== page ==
Details on article
|Author||Jarus T.; Mayer Y.; Gross E.; Cook C.; Bulk L.Y.; Hershler L.A.D.; Nichols J.; Zaman S.; Belliveau G.
|Title||Bringing disability experiences front stage: Research-based theatre as a teaching approach to promote inclusive health education|
Jarus T.; Mayer Y.; Gross E.; Cook C.; Bulk L.Y.; Hershler L.A.D.; Nichols J.; Zaman S.; Belliveau G. Bringing disability experiences front stage: Research-based theatre as a teaching approach to promote inclusive health education,Nurse Education Today 115
|Keywords||Attitude; Canada; Disabled Persons; Health Education; Humans; Social Stigma; attitude; Canada; disabled person; health education; human; psychology; social stigma
|Link to article|| https://www.scopus.com/inward/record.uri?eid=2-s2.0-85130531166&doi=10.1016%2fj.nedt.2022.105408&partnerID=40&md5=855b13340938b3e66cfdc874d52cd2e3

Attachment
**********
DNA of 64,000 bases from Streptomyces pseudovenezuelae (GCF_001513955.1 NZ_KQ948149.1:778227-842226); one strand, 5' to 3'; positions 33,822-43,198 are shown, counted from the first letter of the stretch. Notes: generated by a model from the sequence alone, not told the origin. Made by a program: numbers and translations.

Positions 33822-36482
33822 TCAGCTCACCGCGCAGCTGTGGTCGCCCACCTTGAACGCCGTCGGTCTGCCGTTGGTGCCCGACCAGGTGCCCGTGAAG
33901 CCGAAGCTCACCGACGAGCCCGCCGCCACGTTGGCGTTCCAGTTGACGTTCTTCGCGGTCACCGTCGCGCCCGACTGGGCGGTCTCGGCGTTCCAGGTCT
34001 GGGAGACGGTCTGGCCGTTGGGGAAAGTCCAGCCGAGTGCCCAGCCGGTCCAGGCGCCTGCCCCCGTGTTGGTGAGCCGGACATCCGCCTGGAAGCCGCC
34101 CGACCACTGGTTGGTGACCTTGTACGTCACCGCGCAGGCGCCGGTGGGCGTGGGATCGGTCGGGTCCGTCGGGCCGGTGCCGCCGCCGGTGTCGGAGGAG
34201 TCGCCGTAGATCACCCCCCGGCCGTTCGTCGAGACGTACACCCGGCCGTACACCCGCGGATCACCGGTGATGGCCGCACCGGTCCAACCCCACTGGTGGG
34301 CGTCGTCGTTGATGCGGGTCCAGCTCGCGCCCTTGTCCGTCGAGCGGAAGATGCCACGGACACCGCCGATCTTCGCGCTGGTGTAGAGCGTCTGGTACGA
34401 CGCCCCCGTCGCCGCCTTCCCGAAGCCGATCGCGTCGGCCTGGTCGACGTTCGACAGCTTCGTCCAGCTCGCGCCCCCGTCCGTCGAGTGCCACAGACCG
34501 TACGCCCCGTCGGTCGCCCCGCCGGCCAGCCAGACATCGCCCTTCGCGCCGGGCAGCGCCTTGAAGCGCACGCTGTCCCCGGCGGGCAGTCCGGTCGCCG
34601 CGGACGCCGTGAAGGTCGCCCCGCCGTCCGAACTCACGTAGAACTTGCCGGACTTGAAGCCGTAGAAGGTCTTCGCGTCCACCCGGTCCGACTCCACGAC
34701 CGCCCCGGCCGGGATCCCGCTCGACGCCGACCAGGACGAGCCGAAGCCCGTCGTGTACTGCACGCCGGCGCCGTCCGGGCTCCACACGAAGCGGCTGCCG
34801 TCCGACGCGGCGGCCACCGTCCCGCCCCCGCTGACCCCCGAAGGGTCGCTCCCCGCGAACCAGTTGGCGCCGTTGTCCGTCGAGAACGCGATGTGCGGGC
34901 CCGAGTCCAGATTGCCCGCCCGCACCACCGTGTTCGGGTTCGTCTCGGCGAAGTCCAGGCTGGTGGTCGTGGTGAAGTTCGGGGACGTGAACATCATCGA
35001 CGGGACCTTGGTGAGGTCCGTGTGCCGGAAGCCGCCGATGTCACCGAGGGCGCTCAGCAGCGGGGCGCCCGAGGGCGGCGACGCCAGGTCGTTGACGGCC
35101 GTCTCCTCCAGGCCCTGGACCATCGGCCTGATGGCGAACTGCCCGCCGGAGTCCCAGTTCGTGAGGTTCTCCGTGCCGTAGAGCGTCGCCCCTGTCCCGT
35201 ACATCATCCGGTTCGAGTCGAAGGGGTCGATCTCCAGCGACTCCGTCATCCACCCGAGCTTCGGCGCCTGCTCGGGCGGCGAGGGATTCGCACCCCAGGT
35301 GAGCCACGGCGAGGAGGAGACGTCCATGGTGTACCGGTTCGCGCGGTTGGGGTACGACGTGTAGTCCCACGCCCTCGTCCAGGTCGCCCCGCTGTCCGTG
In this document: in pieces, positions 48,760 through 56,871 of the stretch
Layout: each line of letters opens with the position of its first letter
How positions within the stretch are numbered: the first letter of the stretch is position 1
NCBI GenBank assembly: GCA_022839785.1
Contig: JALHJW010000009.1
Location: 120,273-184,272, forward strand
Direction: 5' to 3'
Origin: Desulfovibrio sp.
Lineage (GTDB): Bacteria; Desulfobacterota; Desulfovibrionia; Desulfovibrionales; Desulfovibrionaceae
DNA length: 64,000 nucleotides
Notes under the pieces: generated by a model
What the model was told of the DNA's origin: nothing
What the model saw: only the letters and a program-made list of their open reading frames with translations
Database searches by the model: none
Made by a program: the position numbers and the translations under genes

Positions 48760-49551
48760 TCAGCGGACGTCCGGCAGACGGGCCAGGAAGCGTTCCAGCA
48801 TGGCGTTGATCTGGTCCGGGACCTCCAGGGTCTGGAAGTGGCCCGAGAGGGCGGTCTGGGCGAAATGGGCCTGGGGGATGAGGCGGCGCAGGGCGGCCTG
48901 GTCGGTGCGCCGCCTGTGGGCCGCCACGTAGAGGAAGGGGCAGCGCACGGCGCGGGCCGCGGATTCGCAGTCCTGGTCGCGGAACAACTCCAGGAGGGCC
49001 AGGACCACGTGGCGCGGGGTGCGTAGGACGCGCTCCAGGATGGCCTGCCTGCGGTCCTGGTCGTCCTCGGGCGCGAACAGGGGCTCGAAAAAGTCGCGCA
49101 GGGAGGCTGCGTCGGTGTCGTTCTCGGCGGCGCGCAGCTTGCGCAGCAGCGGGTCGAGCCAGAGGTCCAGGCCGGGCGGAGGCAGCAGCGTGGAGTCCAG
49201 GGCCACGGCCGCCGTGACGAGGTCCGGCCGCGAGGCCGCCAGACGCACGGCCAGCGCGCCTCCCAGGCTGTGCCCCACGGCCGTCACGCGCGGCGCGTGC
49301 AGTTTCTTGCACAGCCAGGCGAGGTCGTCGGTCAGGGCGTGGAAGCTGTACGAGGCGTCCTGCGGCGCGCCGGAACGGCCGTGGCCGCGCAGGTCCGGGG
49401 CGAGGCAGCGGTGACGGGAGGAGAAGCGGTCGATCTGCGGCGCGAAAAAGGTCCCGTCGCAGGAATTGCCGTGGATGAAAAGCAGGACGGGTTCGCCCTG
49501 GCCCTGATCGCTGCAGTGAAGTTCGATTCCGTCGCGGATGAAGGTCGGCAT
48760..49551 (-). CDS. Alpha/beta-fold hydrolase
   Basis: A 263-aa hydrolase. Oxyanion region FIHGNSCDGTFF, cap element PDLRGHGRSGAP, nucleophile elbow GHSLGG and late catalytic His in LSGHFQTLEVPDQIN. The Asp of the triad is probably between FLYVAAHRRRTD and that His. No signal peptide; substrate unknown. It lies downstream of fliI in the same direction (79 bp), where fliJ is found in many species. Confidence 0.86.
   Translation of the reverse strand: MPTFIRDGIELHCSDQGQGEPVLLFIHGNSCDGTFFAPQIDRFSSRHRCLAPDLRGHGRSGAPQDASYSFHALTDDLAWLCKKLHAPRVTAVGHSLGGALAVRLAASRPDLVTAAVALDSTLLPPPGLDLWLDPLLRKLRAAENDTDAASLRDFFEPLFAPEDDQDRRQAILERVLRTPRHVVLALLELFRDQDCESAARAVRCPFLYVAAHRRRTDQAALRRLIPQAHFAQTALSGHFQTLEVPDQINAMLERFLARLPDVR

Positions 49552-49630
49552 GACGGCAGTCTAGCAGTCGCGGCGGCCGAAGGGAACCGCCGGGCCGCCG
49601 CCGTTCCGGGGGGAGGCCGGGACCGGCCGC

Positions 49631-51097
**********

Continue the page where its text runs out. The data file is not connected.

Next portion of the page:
|Abstract||Background: Despite efforts to promote inclusion of people living with disabilities in health and human service education and professions, students and clinicians living with disabilities continue to face powerful barriers, arising most notably from the stigma and negative attitudes of their peers. Increased awareness of these lived experiences are needed to affect attitudinal changes and reduce barriers to participation in those professions. To achieve this, information (stories) must be presented to learners in a way that promotes emotional engagement and highlights these issues from multiple perspectives. The following study measures the impact of a Research based Theatre play, based on the collected experiences of people living with disabilities in health and human service professions, as a teaching approach for knowledge and attitudinal change among audiences. Method: This mixed-methods study (pre and post surveys, groups and individual interviews) aimed at measuring the impact (knowledge and attitudinal change) incurred among audience members. In total, a 174 students, faculty, staff, and clinicians in health and human service professions across two major Canadian cities completed the surveys before and after witnessing the play. Of these, 20 participants also participated in follow-up interviews. Two-way repeated measures ANOVA was used to compare the pre and post surveys while thematic content analysis was used for the interviews. Results: Two main themes emerged from combined analysis of both the quantitative and qualitative data. First, quantitative data revealed a significant change in participants' attitudes towards people living with disabilities which was corroborated by interview participants who expressed more comfort in their interactions with students and clinicians living with disabilities. Second, learners also reported meaningful and statistically significant change in their knowledge about the experiences of health and human service professionals living with disabilities. Conclusions: The results of this study support applying Research-based Theatre as a teaching approach that can promote knowledge and attitudinal change among audiences and increase the inclusion and equity of people living with disabilities in health and human service education. Future research in this area might investigate Research-based Theatre's pedagogical impact using a randomized control design and measuring longer term impact. © 2022